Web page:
Where is winter exactly in Canada? Unprecedented snow buries parts of Labrador as residents find ways to dig out their front doors

labrador snowstorm hopedale canada video pictures
Where is the winter in Canada? Hopedale, Labrador snowstorm buries homes on Jan. 8th. Picture via Twitter

As much of the country continues to wonder, ‘where is winter exactly?,’ parts of Labrador are digging out from a significant blast of snow, one that prompted several school closures in the region early Friday.

Yes, heavy snow has literally buried parts of Labrador as residents find ways to dig out their front doors.

Winter storm and snowfall warnings remained in effect Friday morning, with some additional snow and strong northerly winds gusting up to 43.5 mph (70 kmh), making for poor visibility in blowing snow.

Meanwhile, on the other side of the continent, bombogenesis after bomb cyclones form in the Northern Pacific Ocean.

This weather is ‘unheard of

An unusual retrograding pattern has made for a mostly unsettled week across Atlantic Canada, as a strong blocking high in the North Atlantic continued to send storms west to east back into the region. But the impact, aside from the door covering snow in Labrador, hasn’t been anything too significant.

As temperatures remain on the mild side of seasonal, Thursday’s system mainly manifested as rain for the Maritimes and much of Newfoundland as well, leaving some residents in the normal ‘snowbelt’ regions questioning the conditions.

On a scour across the country for more typical signs of the winter season, much of the East Coast is indeed amid a snow deficit.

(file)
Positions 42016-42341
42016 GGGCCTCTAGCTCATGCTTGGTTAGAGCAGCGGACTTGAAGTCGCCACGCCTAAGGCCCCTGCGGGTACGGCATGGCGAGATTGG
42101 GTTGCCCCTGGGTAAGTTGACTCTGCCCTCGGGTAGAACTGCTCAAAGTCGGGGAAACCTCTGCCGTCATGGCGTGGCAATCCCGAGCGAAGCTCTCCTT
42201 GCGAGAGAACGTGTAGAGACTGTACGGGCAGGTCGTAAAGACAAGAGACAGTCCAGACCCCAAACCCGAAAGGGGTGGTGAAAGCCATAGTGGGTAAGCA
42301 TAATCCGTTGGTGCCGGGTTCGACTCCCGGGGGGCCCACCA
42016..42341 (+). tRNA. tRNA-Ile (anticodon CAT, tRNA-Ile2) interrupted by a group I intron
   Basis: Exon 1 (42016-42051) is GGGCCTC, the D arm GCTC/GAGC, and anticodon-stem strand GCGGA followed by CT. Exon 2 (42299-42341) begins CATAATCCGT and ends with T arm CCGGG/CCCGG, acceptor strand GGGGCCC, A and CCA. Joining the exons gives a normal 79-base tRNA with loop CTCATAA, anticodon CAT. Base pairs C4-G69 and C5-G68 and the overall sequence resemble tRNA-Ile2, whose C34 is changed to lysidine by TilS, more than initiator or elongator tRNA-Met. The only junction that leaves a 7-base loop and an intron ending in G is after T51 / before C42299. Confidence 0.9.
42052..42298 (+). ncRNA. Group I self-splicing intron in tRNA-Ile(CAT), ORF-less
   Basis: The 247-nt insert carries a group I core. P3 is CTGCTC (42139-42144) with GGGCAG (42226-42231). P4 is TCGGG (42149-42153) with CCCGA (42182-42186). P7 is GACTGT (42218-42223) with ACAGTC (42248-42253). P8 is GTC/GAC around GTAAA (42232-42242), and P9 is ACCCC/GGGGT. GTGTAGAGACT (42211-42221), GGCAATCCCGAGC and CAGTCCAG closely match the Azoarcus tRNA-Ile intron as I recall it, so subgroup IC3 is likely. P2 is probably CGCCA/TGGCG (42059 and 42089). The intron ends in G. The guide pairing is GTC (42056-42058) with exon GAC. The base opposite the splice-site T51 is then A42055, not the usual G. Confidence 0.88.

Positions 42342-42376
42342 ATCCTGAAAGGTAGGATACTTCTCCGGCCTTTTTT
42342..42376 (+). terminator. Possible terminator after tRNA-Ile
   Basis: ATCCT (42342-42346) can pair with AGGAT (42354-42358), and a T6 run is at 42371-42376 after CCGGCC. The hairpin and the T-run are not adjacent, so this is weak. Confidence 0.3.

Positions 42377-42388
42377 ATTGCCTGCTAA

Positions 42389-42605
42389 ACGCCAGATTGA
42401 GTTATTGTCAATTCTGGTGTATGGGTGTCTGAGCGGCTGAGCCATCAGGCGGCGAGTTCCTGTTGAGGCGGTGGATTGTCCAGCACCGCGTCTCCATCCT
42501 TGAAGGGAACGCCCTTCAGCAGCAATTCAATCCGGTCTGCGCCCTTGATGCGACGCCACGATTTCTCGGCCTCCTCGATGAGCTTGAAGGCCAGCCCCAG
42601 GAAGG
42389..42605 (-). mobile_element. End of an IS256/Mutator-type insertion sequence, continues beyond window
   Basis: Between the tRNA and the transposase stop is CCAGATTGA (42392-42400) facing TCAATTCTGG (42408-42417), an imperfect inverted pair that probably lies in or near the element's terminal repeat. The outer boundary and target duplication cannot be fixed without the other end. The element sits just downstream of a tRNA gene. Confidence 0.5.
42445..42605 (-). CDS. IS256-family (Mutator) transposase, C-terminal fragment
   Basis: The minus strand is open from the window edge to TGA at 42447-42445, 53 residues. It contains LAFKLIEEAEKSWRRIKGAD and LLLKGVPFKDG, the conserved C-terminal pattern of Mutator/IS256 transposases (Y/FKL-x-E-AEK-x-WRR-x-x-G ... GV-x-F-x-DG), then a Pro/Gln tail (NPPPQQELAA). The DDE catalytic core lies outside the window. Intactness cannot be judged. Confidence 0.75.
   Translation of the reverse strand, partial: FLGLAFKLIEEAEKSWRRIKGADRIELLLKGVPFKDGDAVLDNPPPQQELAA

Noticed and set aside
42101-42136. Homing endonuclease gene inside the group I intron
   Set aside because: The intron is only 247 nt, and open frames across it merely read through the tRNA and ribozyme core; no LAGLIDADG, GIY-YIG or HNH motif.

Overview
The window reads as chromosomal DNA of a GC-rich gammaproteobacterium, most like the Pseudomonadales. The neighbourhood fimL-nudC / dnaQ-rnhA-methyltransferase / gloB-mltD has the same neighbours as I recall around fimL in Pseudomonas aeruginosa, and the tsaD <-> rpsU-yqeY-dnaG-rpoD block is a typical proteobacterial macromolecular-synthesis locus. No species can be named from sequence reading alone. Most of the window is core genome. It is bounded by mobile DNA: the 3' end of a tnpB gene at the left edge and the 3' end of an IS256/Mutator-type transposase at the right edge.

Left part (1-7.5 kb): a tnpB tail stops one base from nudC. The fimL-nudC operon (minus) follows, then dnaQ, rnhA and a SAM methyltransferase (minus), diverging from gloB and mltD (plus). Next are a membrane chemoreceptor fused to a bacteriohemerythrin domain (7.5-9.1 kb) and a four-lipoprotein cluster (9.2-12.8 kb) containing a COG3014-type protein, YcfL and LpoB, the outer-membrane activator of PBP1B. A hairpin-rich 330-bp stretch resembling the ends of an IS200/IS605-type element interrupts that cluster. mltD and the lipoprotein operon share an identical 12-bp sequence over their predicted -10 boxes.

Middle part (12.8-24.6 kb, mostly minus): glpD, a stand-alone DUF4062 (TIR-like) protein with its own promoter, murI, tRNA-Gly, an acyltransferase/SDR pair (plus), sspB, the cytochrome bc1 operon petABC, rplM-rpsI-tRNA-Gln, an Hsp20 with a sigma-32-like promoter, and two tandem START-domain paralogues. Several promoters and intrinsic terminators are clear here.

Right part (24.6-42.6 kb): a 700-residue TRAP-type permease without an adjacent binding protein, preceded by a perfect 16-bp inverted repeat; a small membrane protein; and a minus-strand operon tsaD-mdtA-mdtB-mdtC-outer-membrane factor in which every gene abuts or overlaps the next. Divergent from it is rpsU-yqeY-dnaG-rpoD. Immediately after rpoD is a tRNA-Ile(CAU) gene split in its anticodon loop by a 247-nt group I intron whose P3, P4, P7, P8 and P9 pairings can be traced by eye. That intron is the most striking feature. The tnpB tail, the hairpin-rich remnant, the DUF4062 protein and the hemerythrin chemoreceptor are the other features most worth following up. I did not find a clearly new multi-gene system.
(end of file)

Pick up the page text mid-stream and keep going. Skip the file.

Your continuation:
For St. John’s, Newfoundland for example, whose current 46.8 cm of snow is less than half its normal, it could not be a bigger reversal from last year where the city was buried by an epic snowstorm.

Be ready, weather specialists forcast a significant system with widespread precipitation during the second half of January. And it is coming pretty fast! More extreme weather news on Strange Sounds and Steve Quayle. [The Weather Network]

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  1. I was in Labrador in ’61 in the AF. Over a five day period of almost constant snow and wind, when it finally let up we had 90 inches total. Snow was about 3 ft. over the front door of my barracks. We dug a tunnel from the doorway out to the street that was cleared by snowplows. Cars in the entire parking lot were completely covered by snow, only radio antennas visible, poking up through the snow. Of course I was working outside, 12 hr shifts, noon till midnight 7 days a week. (And those fools tried to get me to reenlist.)

  2. You expect that old tv character Sgt. Preston and his dog to be roaming the land. We had times like these when I lived up in the hinterlands.

    Keep the wood burning stove going. Play some poker, and relax.

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